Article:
featuring Elton Aura
January 10, 2019 at Royale
Since the turn of the century, Chicago has served as a breeding ground for hip-hop artistry. Most of the rappers who have made it big are male, and up until 2019, Kanye West had been the only one to host a sold-out crowd in Boston. But along with all the forgotten resolutions and freezing nights of the new year, January gave Boston two back to back sold-out performances from Bronzeville lyricist Fatimah Warner, who has been making music under the moniker Noname since 2010.
The first of her two-night visit to the Royale in Chinatown found fans streaming in with their sights equally set on escaping the cold as they were on seeing the up-and-coming emcee. Opening for Noname was Elton Aura, a fresh face from Chicago’s South Side. His set was a warm and charming welcome that can only be described as bedroom soul wrapped in glittering electronic production.
After skipping onstage, Noname opened her set with ‘Self,’ which also served as the opening track on her 2018 album Room 25. The song is as soulful and thoughtful as it is boisterous and braggadocious. Backed by a nearly all-male band, she rapped, “My pussy teachin’ ninth-grade English / My pussy wrote a thesis on colonialism / And y’all still thought a bitch couldn’t rap huh?”
Noname is bold and unforgiving in her stage presence, proudly showing her newfound power as an artist and her long-held confidence as woman in a field dominated by men. At the same time, she is bubbly and warm, spending the entire night hopping gleefully across the stage. Periodically, she would stop to thank her day one fans and isolate people in the crowd just to give them a warm, personalized smile.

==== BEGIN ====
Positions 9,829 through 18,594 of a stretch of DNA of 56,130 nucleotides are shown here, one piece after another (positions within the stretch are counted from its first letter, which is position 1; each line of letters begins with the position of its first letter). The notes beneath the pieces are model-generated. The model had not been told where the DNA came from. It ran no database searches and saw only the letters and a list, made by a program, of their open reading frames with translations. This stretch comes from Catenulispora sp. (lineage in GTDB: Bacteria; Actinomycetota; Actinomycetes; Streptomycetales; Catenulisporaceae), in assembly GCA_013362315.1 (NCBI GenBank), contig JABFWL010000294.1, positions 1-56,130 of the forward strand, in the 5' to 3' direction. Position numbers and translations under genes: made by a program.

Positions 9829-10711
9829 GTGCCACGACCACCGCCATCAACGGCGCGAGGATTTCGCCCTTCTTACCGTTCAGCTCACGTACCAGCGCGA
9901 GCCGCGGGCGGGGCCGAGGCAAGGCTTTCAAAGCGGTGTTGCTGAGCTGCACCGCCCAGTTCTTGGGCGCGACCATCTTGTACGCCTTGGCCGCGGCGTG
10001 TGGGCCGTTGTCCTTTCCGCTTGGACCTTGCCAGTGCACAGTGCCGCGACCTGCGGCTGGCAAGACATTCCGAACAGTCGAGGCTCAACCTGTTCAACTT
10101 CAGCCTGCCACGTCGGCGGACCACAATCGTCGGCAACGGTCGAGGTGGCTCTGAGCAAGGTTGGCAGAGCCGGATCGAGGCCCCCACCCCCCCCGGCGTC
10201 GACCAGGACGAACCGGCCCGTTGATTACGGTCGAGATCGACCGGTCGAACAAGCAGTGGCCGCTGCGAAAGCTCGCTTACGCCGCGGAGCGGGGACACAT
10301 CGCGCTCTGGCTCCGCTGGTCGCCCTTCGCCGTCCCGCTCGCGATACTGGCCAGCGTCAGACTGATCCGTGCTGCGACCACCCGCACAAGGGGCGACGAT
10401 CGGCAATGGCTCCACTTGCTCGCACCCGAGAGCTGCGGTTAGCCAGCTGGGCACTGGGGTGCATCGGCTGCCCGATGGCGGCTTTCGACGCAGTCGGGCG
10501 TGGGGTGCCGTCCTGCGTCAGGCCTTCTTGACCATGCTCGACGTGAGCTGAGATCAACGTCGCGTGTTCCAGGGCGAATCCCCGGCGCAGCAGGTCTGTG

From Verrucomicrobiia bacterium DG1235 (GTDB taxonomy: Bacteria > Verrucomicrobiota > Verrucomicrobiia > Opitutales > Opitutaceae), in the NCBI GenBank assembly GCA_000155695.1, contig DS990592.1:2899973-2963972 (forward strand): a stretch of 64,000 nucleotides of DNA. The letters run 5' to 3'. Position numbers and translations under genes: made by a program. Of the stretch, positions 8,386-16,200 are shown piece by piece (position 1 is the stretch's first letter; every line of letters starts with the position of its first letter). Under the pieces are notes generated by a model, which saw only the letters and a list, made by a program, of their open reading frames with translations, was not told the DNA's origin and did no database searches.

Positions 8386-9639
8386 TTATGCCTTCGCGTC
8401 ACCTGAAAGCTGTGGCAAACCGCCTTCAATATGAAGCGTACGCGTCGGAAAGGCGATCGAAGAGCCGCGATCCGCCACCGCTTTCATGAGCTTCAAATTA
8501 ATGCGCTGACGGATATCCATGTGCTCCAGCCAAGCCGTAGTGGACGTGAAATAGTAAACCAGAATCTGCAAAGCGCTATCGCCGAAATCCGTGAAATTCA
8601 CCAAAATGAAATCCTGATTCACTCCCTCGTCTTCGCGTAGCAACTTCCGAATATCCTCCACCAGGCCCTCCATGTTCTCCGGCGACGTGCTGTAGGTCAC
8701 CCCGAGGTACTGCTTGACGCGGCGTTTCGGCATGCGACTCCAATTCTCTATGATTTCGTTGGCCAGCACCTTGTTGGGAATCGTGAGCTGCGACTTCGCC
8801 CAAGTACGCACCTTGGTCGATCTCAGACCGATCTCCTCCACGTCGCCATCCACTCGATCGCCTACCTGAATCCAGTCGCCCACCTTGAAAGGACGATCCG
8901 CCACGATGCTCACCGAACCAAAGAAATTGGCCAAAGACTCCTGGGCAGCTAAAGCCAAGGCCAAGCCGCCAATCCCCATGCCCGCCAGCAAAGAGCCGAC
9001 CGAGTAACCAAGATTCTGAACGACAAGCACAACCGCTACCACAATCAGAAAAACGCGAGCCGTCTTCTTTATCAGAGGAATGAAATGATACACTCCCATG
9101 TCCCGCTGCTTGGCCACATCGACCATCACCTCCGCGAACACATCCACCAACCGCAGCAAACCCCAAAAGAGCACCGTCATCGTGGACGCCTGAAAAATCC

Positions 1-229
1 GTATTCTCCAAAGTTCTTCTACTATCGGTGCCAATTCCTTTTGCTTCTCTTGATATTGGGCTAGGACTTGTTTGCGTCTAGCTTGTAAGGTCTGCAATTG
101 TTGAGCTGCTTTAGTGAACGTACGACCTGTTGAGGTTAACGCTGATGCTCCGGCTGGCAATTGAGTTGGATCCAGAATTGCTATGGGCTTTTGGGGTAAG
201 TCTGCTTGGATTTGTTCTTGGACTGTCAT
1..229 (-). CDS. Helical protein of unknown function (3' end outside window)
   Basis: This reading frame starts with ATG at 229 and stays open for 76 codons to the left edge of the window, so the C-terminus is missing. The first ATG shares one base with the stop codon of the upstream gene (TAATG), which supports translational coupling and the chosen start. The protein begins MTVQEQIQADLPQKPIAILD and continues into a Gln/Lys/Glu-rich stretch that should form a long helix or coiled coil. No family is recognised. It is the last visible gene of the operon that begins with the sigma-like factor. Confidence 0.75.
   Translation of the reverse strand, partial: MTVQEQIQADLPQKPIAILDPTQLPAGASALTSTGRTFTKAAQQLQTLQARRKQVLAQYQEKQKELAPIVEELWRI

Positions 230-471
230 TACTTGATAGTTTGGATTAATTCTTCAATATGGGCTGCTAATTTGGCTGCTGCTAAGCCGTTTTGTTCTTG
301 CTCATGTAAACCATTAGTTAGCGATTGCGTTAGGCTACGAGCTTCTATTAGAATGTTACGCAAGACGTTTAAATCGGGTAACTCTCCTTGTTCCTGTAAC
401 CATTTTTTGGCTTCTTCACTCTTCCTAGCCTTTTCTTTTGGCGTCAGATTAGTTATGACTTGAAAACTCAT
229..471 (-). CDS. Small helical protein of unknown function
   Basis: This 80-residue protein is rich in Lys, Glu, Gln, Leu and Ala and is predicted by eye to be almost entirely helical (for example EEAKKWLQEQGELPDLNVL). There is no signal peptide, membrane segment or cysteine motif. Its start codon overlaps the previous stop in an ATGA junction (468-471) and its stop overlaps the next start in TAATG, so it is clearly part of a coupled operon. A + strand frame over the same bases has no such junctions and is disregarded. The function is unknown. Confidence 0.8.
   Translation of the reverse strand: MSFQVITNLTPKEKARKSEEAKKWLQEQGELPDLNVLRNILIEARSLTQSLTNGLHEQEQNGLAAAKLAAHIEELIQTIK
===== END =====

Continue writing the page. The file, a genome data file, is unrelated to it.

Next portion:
Following a half-hour medley of tracks from Room 25 and her 2016 mixtape Telefone, Noname revealed that she was battling a cold. “But that shit won’t stop me,” she said with a laugh. Without allowing a reaction from the crowd, she jumped right into “Song 31,” her first single from 2019, which premiered only days before she performed on The Tonight Show starring Jimmy Fallon. The song, which is fast-paced and thematically multi-faceted (covering topics from African American representation in television to factory farming), highlighted her backing-band’s abilities. Connor Baker, who was on drums, had a frantic and short-lived but well-received solo, leading right into a soothing and milky vocal solo from her bassist, who goes by Phoelix.
Noname performed over 17 songs in under an hour, but her set felt anything but rushed. After witnessing some of the loudest calls for an encore I have ever heard, she came back on stage to give a powerful rendition of “Shadow Man,” a cut from Telefone that deals with death and mortality growing up on Chicago’s West Side. For an artist that deals with heavy and sometimes political themes, her set delivered brightness to an otherwise bleak night. Instead of making any bold statements or calls to action, Noname let her music and her presence do all the talking.
Photos by Chris Triunfo